• Genetic factors: Genetics can significantly influence a person’s susceptibility to addiction. Genetic predisposition accounts for up to 60% of the risk for addiction, affecting how someone might respond to substances and the potential for developing addictive behaviors.
  • Environmental influences: A person’s environment can influence the risk of addiction. This includes factors like family dynamics, exposure to drugs or alcohol at an early age, socioeconomic status, peer pressure, and the availability of addictive substances.
  • Psychological factors: Personal experiences, including trauma, stress, and co-occurring mental health disorders like depression and anxiety, can increase the likelihood of substance use as a coping mechanism, potentially leading to addiction.
  • Properties of the substance: The addictive potential of a substance is also a core factor influencing the development of addiction. Some substances, due to their chemical properties, are more likely to lead to addiction because they provide a strong or immediate sense of reward or relief – opioids, meth, and cocaine, for instance.
  • Behavioral aspects: Engaging in certain behaviors, like gambling or excessive use of digital media, can also lead to addictive patterns. These behaviors can trigger the brain’s reward system similar to substance use, reinforcing the behavior and making it difficult to stop.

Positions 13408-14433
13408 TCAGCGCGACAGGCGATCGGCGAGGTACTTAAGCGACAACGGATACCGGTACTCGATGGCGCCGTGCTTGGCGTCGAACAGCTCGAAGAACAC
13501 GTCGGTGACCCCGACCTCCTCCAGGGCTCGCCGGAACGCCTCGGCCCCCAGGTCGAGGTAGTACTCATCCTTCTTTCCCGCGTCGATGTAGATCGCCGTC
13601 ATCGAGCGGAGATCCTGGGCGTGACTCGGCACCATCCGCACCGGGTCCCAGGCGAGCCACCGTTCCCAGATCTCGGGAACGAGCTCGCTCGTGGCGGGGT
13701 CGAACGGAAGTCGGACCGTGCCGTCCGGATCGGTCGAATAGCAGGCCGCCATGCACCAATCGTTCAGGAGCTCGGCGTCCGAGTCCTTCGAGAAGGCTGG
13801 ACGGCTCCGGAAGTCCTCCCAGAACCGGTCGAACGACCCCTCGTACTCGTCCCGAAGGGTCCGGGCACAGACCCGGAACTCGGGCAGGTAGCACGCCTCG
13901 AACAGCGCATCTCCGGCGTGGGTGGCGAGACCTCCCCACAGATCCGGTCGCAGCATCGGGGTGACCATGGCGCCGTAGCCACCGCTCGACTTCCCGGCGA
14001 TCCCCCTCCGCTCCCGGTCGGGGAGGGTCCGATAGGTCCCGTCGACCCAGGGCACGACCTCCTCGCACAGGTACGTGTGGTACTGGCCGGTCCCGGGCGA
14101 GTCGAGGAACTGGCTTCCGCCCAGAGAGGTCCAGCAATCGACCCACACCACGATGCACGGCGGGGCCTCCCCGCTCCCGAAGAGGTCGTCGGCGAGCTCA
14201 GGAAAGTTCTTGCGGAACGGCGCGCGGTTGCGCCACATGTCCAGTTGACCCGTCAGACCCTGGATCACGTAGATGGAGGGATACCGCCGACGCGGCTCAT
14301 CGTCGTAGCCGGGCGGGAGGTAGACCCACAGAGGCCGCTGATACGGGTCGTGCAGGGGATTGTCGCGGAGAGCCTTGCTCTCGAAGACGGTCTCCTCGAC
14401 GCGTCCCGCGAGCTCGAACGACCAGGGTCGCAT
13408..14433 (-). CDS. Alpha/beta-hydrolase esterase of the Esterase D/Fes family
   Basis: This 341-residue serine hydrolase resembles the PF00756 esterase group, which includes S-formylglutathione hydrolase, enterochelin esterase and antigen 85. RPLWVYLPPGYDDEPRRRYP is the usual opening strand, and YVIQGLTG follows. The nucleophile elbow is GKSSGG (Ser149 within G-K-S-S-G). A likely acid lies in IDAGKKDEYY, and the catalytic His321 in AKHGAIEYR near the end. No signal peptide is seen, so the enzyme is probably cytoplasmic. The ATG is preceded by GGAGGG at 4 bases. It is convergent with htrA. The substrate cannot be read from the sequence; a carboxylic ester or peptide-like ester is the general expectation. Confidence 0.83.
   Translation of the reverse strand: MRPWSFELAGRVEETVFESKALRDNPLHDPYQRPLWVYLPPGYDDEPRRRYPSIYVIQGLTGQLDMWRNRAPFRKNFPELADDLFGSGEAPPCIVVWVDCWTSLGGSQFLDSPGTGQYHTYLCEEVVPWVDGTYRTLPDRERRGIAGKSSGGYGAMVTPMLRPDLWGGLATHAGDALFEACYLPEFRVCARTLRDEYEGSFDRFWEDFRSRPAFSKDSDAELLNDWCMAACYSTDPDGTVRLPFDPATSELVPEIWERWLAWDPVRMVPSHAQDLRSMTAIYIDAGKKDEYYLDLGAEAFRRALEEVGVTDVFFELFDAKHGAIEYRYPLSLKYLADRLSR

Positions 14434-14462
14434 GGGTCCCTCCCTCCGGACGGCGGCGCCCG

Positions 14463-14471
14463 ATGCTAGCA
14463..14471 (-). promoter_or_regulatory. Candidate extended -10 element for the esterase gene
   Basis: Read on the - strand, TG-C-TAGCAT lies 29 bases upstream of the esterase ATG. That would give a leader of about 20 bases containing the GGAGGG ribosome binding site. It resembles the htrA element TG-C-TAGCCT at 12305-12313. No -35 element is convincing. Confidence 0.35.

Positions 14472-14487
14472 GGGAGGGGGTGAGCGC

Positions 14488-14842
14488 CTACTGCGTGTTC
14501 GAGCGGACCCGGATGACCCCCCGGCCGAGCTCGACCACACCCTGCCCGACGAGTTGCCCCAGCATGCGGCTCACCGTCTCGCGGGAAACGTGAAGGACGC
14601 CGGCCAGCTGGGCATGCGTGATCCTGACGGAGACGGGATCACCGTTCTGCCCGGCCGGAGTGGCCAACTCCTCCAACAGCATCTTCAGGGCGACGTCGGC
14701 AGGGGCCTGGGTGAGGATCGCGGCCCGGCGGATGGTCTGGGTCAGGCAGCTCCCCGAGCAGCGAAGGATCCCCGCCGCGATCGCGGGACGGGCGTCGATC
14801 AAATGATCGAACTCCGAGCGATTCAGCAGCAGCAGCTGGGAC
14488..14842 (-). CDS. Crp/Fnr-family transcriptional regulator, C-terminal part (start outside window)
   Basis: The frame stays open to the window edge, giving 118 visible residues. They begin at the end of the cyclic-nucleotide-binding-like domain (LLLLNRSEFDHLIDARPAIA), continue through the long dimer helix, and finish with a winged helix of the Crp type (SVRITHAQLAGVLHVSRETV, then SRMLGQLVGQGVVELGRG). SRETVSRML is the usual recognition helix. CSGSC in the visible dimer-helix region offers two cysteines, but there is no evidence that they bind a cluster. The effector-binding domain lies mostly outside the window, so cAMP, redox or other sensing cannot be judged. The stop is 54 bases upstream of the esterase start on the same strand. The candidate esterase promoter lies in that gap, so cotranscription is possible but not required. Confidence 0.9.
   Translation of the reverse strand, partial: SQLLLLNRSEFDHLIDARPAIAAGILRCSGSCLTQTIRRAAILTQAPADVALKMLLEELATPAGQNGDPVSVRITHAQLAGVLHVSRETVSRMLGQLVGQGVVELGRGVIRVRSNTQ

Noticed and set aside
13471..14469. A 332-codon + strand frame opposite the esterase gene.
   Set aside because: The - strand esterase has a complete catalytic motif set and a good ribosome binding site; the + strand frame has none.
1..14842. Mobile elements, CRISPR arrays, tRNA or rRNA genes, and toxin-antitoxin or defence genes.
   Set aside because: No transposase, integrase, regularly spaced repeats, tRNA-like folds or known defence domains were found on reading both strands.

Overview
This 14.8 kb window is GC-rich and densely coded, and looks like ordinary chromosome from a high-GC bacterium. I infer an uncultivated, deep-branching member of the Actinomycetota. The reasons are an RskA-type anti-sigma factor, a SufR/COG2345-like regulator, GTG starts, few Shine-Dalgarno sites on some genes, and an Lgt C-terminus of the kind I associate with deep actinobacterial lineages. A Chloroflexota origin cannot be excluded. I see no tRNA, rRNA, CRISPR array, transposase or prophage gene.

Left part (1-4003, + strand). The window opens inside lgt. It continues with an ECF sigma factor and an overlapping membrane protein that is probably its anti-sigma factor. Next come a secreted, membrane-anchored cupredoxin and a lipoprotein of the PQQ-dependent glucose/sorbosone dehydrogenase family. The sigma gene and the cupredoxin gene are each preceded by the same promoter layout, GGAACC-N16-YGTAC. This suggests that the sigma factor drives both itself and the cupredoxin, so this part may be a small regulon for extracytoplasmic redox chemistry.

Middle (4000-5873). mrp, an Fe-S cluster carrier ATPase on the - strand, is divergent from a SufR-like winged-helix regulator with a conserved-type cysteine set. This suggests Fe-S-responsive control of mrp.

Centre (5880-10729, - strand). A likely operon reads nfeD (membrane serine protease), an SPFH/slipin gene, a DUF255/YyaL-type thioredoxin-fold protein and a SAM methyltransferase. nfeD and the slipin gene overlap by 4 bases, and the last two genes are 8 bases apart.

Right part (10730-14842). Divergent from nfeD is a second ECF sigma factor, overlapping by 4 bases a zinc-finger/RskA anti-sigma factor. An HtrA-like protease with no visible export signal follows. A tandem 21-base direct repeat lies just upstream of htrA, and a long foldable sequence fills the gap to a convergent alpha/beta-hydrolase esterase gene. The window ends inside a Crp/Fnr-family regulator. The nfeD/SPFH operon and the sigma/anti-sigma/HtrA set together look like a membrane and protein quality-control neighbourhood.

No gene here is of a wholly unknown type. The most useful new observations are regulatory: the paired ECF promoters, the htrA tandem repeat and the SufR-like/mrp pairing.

Is alcohol addiction a disease?

Yes, alcohol addiction is widely recognized as a disease because it involves changes to brain structure and function, leading to compulsive behavior and a lack of control over alcohol use despite adverse outcomes.

Is drug addiction a disease?

Drug addiction is classified as a disease because it is a chronic condition that alters the brain’s normal functioning, resulting in compulsive drug seeking and use that persists even in the face of harmful consequences.

How is addiction treated as a disease?

Addiction is treated as a disease through a combination of medical interventions, behavioral therapies, and support mechanisms. Treatment often includes detoxification, medication-assisted therapy to manage withdrawal symptoms and cravings, counseling, and long-term follow-up to prevent relapse. The approach is holistic and personalized, addressing both the medical and psychological aspects of the disease.

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Find Treatment for Addiction at Drug Rehabs Centers

Both dependence and addiction can be disruptive and damaging. If you need help addressing problematic patterns of substance use but you have no idea how to get help, reach out to Drug Rehabs Centers in Southern California.

You can speak in confidence with trained professionals committed to connecting you with the resources and evidence-based addiction treatment you need at an appropriate level of intensity.

We can provide referrals to detox centers, inpatient rehabs, outpatient rehabs, and peer support groups, allowing you to access the treatment you need to initiate long-term recovery from drug addiction or alcoholism. Call (844) 739-2005 today and start tackling substance use disorder in California tomorrow.

Juan Bonnet
Author: Juan Bonnet